In Zambia, two people were burnt to death in an outbreak of xenophobic violence targeting Rwandans after people were accused of committing a spate of ritualistic killings. Three Danish journalists, covering Ghana’s mining practices for a documentary, had their equipment seized and were physically accosted by the country’s security forces under new media censoring laws that require journalists to get permission before filming and to submit the material for a “Conformity Reality Check” by the Information Services Department. In South Africa, the Constitution is getting its hardest workout in years: our president disrespects it, opposition parties ignore it, and racist social media comments have put its free speech tenets under the microscope.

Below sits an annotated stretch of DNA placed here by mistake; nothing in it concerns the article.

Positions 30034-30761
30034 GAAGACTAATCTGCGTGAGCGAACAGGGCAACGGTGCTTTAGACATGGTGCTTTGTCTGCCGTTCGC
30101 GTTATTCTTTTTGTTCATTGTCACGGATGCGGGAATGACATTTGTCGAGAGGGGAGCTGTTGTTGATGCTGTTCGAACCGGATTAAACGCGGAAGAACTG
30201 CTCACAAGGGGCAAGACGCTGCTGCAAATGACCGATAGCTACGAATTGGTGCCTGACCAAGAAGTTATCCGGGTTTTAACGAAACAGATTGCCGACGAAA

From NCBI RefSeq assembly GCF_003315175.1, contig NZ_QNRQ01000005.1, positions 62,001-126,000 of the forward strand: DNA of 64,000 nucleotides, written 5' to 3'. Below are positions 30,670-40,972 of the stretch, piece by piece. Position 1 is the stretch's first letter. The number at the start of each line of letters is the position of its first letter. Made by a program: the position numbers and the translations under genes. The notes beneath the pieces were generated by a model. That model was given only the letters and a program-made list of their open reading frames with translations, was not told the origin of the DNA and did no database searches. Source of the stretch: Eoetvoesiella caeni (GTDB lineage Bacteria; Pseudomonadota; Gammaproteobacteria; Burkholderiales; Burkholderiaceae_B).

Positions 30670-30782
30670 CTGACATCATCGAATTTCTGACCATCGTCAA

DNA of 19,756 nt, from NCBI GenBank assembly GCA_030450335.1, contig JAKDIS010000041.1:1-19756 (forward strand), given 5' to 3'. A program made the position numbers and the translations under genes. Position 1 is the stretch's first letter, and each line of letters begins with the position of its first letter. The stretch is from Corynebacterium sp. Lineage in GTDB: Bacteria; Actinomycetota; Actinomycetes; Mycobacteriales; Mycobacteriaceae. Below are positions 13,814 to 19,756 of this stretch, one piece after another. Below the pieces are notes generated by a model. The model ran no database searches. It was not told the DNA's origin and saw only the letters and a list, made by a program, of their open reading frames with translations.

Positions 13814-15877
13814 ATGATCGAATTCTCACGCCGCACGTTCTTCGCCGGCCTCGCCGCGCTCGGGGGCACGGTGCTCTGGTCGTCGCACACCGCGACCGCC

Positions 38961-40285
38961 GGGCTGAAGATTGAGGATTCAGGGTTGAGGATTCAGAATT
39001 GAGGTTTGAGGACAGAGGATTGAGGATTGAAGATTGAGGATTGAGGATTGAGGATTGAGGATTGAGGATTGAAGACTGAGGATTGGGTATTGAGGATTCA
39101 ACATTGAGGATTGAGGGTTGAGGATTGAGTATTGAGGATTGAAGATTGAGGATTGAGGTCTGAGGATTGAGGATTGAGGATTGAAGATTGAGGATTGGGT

Democracy 3: Africa (hereafter referred to as D3A) is about these countries. It’s also not. As a “political strategy” game, Positech took on the daunting challenge of modelling ten African democracies and handing you their reins, without proselytising. Whether or not you “fix” these countries is irrelevant: your primary goal is to get re-elected, for as many terms as your Constitution allows. You do this, ideally, through spending political capital – the “currency” generated by your ministers and any authoritarian measures you have in place – to enact and tweak policies that feed into situations and problems that plague your country.